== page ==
By AVIVA TUFFIELD
In 1928, Virginia Woolf argued that a woman ‘must have money and a room of her own’ in order to write. More than eighty years later, her proposition still holds true because money gives writers some measure of financial independence and buys them the biggest luxury of all – the one that women writers struggle most to attain – time.
Just last month, the inaugural Stella Prize, the new prize for Australian women’s writing, was awarded to Carrie Tiffany for Mateship with Birds. For Carrie, the prize has already given her more options: ‘At a practical level I will be able to take on less paid work and have more time to write. I feel tremendously encouraged – which I think is at the heart of what the Stella Prize organisers intended.’
When ideas for the Stella Prize were first raised in early 2011 a number of people questioned whether we really needed a women-only prize for literature. Detractors argued that women should compete on equal terms, that the prize was unnecessary, that prizes should be ‘merit based’.
Such arguments assume there is a level playing field, and the statistics we had to hand suggested otherwise. Women’s underrepresentation is apparent in all the major literary prizes. For example, over its 55-year history, only 10 individual women have won the Miles Franklin Literary Award, and there have been 4 all-male shortlists since 1987, including two in three years, 2009 and 2011.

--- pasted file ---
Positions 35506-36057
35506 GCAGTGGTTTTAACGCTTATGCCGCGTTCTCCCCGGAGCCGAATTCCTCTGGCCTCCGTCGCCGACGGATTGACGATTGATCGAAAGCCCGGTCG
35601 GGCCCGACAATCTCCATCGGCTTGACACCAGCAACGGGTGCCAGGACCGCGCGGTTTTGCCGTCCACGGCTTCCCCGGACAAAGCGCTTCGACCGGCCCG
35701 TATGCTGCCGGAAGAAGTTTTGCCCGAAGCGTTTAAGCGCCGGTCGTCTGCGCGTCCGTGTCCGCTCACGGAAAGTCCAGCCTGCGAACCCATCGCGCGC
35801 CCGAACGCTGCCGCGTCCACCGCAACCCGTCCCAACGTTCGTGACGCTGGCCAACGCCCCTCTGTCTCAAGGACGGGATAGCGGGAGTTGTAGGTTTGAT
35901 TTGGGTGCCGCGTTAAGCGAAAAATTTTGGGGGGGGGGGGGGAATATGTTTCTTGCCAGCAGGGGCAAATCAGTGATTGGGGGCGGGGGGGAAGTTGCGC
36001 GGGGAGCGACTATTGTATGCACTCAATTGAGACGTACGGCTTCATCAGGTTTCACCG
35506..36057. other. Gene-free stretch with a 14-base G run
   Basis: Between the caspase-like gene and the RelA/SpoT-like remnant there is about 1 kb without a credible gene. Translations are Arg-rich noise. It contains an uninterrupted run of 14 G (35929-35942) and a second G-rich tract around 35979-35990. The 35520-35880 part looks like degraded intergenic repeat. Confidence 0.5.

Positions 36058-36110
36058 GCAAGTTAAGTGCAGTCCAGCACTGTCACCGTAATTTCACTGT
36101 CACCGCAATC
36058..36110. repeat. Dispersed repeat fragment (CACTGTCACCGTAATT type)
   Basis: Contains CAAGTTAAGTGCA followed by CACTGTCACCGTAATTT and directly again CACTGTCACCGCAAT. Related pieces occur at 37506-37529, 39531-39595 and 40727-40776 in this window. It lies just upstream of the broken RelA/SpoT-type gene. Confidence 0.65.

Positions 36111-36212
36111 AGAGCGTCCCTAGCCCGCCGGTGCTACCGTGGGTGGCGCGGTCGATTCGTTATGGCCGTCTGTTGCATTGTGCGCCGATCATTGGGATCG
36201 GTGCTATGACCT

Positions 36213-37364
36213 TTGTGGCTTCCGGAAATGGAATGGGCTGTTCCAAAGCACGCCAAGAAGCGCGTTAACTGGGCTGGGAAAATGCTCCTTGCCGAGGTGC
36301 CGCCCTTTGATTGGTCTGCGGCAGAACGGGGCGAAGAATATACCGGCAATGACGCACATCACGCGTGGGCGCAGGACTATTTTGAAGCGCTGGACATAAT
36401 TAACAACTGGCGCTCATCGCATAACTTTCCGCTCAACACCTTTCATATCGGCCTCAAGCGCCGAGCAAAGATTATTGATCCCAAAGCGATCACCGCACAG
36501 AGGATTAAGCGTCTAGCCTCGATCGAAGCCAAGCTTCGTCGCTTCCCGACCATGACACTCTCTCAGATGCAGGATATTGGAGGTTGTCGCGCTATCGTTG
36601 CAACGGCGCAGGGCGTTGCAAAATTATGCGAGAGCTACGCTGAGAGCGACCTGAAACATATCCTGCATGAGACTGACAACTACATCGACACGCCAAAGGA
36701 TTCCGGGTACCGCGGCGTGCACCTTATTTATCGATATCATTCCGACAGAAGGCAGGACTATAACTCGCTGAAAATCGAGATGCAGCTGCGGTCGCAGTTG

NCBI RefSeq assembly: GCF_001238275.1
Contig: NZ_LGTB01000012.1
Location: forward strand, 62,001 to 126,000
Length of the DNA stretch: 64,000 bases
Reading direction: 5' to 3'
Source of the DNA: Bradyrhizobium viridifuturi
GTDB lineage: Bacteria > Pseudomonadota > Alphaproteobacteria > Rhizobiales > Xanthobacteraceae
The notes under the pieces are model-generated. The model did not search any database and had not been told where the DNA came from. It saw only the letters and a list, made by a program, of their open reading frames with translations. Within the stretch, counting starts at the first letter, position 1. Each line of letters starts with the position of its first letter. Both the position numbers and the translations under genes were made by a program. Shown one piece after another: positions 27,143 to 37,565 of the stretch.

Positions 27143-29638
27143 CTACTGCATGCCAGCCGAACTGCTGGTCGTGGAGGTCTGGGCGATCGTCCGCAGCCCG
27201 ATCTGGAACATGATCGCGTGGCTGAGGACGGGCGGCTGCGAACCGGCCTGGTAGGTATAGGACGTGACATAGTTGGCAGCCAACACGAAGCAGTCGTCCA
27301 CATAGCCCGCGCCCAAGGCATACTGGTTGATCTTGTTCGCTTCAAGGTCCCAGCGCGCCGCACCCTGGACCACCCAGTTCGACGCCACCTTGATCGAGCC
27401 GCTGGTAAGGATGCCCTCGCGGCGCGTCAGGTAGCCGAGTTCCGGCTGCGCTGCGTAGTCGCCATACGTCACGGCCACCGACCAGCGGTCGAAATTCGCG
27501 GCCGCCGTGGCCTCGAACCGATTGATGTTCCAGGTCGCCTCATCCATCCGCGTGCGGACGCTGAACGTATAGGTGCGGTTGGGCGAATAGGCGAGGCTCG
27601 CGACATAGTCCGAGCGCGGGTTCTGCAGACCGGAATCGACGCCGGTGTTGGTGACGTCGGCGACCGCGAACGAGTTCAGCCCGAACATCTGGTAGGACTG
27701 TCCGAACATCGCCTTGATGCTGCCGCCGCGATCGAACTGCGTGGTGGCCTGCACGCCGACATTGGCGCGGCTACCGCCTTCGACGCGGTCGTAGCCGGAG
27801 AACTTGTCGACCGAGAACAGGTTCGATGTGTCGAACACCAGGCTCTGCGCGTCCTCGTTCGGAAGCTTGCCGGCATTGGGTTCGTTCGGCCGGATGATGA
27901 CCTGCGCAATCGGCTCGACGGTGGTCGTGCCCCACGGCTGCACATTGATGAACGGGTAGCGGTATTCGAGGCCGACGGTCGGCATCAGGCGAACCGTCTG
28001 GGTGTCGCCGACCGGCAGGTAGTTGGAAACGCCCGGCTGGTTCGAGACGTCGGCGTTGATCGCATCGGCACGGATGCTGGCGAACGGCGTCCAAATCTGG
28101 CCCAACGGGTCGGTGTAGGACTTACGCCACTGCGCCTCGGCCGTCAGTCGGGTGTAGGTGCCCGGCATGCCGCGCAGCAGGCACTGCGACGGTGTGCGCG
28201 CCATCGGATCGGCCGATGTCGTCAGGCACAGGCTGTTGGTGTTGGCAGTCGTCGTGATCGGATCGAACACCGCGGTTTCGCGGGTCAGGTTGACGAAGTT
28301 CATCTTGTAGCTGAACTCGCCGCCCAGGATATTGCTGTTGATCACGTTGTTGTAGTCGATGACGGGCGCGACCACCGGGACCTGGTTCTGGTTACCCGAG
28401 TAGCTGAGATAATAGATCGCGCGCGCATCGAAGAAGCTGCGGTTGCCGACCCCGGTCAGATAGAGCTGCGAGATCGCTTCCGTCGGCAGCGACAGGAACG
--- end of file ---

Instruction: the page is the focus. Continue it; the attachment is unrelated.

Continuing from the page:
Does any of this matter?
Claudia Karvan, actor and creator (who will be speaking about the Stella Prize at Sydney Writers Festival this week) thinks so: “Actors and producers couldn’t exist without good writing so my respect for writers’ craft is enormous.” This is one of the reasons she agreed to be a Stella Prize judge in 2013:
“Knowing and seriously admiring many writers I think a prize that can support them in such a tough industry is a terrific initiative and one that I was excited to support. The prize money is enough to enable the writer to write another book.’ The judging experience ‘introduced me to countless gifted Australian female writers and my ignorance of their work made me feel sorry’. It also meant that she got to ‘discuss books with Kate Grenville – an utter privilege.”
Author Kate Grenville, who was also a Stella Prize judge in 2013, is the only Australian woman to win the UK’s woman-only prize, the Orange Prize, for her wonderful novel The Idea of Perfection, and she says that winning that prize was “career changing.”
In fact, the UK’s Orange Prize, established in 1996 (and now known as the Women’s Fiction Prize), was an important inspiration for the Stella Prize. Kate Mosse, one of its founders (who will be at the Sydney Writers Festival this week), says that discussions for that prize emerged after the 1991 Booker Prize shortlist contained only men.